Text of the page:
Shortly after that, we loaded up into the truck and started for home. But just outside of the parking area we noticed a pair of Trumpeter swans on the pond.

Oh joy! And they were close enough to photograph. I turned around, parked the truck, hopped out and captured a few shots of the swans. The girls weren’t eager to hike much closer to the pond, but I didn’t mind. This distance was close enough to photograph the beautiful pair.

If you’ve been reading this blog long, you know I am slightly obsessed with Trumpeter swans, as I have mentioned in this post about a spring swan sighting and this post about how God orchestrates our homeschool plans.

It’s amazing how God truly reveals His glory in the interruptions some days.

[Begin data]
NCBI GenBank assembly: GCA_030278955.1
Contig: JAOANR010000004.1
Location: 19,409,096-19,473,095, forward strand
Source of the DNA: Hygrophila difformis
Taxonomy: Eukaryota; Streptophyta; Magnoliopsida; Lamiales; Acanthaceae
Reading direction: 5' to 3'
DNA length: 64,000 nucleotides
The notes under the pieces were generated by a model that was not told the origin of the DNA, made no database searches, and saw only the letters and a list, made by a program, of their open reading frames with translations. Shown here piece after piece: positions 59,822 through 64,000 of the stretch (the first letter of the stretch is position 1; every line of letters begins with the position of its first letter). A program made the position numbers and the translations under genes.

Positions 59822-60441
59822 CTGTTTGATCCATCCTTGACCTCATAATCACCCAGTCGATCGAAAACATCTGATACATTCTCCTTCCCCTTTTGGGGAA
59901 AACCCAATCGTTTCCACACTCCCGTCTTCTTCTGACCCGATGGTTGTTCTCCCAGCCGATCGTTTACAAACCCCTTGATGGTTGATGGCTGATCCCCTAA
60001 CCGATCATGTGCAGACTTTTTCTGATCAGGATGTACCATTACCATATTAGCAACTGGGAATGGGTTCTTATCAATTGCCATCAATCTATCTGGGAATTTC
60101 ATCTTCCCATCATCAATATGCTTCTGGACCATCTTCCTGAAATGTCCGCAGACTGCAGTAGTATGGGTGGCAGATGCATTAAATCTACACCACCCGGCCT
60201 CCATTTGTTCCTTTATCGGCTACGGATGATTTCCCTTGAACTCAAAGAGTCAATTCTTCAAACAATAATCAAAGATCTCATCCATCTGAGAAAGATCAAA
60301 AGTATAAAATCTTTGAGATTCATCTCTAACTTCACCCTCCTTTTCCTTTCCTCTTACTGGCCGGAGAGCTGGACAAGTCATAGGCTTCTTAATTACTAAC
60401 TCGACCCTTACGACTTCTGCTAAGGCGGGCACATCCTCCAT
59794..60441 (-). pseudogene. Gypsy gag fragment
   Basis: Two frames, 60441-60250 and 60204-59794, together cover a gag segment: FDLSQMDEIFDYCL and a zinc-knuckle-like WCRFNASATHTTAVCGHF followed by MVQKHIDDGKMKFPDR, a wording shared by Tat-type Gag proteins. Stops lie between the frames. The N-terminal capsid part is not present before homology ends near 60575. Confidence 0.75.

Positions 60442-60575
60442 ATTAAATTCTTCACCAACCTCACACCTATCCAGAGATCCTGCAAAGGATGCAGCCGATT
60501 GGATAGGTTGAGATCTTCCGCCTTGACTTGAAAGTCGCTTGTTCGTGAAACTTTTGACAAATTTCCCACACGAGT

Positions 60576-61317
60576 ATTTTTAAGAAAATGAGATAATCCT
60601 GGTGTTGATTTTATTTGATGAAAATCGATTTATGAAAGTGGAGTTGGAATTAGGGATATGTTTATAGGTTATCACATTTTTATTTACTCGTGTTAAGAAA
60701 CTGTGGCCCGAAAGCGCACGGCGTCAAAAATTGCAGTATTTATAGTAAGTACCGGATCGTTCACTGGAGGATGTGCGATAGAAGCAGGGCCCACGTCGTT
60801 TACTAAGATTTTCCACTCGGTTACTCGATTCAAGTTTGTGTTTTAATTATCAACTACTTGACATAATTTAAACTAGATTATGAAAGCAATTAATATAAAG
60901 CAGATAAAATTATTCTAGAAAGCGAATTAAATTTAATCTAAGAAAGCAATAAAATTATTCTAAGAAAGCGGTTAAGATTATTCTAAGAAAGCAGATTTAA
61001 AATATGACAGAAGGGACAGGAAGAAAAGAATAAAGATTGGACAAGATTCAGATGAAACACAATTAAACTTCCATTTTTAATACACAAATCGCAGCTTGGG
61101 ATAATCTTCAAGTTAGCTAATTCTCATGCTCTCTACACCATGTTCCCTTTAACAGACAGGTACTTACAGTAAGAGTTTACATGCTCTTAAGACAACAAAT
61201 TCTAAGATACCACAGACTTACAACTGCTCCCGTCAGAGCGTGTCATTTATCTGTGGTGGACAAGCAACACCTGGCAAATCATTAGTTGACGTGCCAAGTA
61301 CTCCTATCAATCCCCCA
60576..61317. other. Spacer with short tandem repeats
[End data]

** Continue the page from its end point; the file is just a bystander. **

Look at the Birds!

— another favorite from the archives —


“Look!” my big girl gasps, running toward the window. “Robins! In our yard!”

Quickly the little one and I join her at the window, and together we welcome the feathered strangers. The freshly falling snow of late March does not deter the playful robins as they flutter about happily in the backyard.  An especially plump robin perches high in the branches, a patch of snow still clinging to his red breast and his feet.

“Cheer up, cheer up,” the first robins sing.

Cheer up, indeed! Even as the snow blankets us again, their songs give us hope for spring as the end of a long, harsh winter draws nearer. Soon will come nests and eggs. Soon will come worms for the chirping baby birds. Soon will come little birds testing their wings, learning to fly.